Rand Paul, U.S. Senator of Kentucky, since announcing his bid for the 2016 presidential election has tried to defend his views on foreign policy, for which he has come under fire. Critics have suggested that Paul’s views on foreign policy echo the isolationist views of his father, including whether Iran poses a threat to world security, and if the U.S. should give aid to its allies, including Israel. On Wednesday in New Hampshire, Paul clarified his positions, and while he supports policy of less intervention abroad, many tend to be similar, while some more moderate than those of his father.
Auditing the Pentagon
Like his father Ron, Paul challenges the laissez-faire approach his GOP colleagues take toward the Pentagon’s military spending In South Carolina, he conveyed his belief that the Pentagon would need to be audited, similar to his proposal of auditing the Federal Reserve.
Cutting foreign aid to Egypt
Like his father, Paul was opposed to the insistence of Congress to continue aid to Egypt. His colleagues in the GOP argued that the aid given to Egypt helped create stability in the Middle East in addition to maintaining the peace treaty signed with Israel in the 1979 Camp David Accords. After Mohammed Morsi was overthrown in July 2013, Paul insisted that the U.S. stop providing aid to Egypt on the principle of it being illegal to provide foreign aid to a country that has changed leaders under a coup d’etat. While the administration did not agree that Egypt had gone to that level, the Kentucky Senator managed to push the issue to a vote, which pitted him against some of the biggest advocates of foreign aid, including Senators Lindsay Graham and John McCain. If passed, the measure would have diverted the 1.5 billion of foreign aid funds toward the rebuilding U.S. infrastructure domestically.
Paul’s foreign policy views he has tried to defend, were at times on the same side of some Democrats, which was especially true when it came to the war in Iraq. Like his father he was opposed to this legislation which allowed the president to act unilaterally. Several times he tried to introduce legislation to repeal the 2002 Authorization to Use Military Force in Iraq (AUMF), the bill which gave the president authority to launch and maintain the Iraq War. In 2011, when putting this matter to a vote, Paul was defeated opposite fellow GOP member, Senator Marco Rubio. In 2014, as the violence continued, Paul again introduced a bill to repeal AUMF with the help of six democrats and two GOP members, 2016 rival Senator Ted Cruz, and Senator Mike Lee. Though it was repealed, just months later, Obama stepped up military action in Iraq with areal attacks against the new threat – ISIS.
In an attempt to show a more balanced and moderate approach toward foreign policy than his father, Paul proposed his own declaration of war on ISIS, which he saw as a danger and threat to world stability. In his resolution, he proposed the use of a limited amount of ground troops, which would be subject to an annual renewal of authorization. Furthermore, rather than acting on executive order, putting him at odds with Obama, the president legally must seek congressional approval for any type of military action.
Aid to Israel
While his father opposed any kind of military aid abroad, Paul’s proposal in 2012 was to cut $500 billion of aid to foreign countries including Israel, money which he argued the U.S. did not have. While he maintained that Israel was a close ally, its ability to conduct its own foreign policy and support itself economically and militarily would be strengthened without the “heavy hand of U.S. interests.” This proposal of course, put himself at odds with several Republican lawmakers as well as right-wing Jewish groups who felt that under Paul, the U.S. and Israel would not maintain the same type of friendship. Paul, however, has demonstrated his support for Israel in different ways, including his vote for the increase of funding for Israel’s Iron Dome project in 2014, which effectively prevented a barrage of missiles based in Gaza from inflicting heavy damage on major cities like Tel Aviv. He was also one of the members of Congress opposed to the removal of sanctions against Iran and in fact, co-sponsored Prime Minister Netanyahu’s appearance before Congress. In 2015, he introduced the, ‘Defend Israel by Defunding Palestinian Foreign Aid Act of 2015’ bill, with the goal of eliminating foreign aid to the Palestinians, not differentiating between the Palestinian Authority and Hamas. He also stated Israel had the right to build where it wanted, and it was not the business of the U.S. to dictate these terms, or whether or not it should withdraw from the Golan, the strategic mountainous area it captured from Syria in 1967 and 1973.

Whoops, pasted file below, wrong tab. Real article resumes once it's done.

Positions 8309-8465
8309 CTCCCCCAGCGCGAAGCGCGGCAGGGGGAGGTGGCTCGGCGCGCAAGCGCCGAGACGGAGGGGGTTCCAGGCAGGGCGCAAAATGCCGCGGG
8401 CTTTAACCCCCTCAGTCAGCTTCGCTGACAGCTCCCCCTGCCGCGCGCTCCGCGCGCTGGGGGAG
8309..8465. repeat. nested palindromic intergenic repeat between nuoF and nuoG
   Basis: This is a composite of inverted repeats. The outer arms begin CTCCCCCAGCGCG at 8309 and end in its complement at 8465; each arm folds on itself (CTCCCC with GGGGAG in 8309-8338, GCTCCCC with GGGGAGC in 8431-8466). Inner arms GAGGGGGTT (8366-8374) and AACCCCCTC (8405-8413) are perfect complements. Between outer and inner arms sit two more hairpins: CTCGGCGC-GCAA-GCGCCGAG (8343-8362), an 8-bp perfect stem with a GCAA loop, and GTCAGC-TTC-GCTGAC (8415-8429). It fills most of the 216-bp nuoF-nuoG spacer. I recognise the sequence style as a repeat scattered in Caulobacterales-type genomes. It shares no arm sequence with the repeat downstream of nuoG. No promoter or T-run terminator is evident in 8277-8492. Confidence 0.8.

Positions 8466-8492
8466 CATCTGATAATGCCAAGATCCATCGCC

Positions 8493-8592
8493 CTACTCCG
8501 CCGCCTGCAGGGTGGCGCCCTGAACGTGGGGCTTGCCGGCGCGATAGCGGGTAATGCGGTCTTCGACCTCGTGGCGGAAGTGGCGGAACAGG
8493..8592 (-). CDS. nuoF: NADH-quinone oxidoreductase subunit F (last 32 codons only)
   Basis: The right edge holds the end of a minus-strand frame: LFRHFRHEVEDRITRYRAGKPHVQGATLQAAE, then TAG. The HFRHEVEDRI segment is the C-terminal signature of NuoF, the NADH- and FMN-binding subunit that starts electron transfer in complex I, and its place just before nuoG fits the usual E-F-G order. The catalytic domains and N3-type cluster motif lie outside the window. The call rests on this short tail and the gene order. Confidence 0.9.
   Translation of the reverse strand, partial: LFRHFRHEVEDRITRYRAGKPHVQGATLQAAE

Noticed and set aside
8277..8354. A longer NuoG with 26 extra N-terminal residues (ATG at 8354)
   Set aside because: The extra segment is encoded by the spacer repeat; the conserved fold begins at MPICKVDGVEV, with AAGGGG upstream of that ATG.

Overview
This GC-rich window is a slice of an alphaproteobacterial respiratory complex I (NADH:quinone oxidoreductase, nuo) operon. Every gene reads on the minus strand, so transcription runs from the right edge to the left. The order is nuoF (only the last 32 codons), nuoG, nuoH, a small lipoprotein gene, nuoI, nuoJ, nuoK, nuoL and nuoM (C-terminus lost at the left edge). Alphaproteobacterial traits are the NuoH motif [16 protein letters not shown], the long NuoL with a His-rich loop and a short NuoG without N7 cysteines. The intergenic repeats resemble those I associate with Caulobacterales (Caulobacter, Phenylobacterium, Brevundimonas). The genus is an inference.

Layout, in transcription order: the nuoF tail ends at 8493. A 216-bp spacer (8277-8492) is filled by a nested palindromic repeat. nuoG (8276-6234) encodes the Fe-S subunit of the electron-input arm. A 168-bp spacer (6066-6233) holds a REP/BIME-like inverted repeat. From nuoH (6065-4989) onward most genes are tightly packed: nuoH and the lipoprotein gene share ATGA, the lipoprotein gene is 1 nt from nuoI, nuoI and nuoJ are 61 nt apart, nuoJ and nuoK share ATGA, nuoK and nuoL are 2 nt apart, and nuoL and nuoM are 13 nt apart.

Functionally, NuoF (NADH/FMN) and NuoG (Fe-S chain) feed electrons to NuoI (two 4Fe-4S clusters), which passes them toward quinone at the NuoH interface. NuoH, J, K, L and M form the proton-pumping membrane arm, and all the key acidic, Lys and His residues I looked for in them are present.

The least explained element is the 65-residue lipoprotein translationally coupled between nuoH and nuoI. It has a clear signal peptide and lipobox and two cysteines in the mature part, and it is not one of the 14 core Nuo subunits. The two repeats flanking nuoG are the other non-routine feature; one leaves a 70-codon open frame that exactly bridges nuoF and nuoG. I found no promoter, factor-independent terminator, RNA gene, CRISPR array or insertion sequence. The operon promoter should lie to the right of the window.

Opposing Attacks by Drones
In a defining moment of his career, Paul stood on the same side of rivals Cruz and Rubio when, for 12 hours led the filibuster against Brennan’s nomination for Director of the CIA. “Is the U.S. authorized to kill American citizens through the use of a drone?” he argued. This event in 2013 not only sparked the #standwithrand Twitter campaign, but sprung him forward as a champion for civil liberties.
As Rand Paul’s campaign begins to move forward in his bid for the White House in 2016, it is anticipated that rivals from both ends of the political spectrum will try to capitalize on the whether he is wishy-washy as he tries to defend his view on foreign policy. Many libertarians hope to see Paul continue the views of his father while more mainstream conservatives know that, although his views of foreign policy differ from the interventionist approach of traditional Republicans, they will take on a more muscular approach than the isolationist views of his father.
By Bill Ades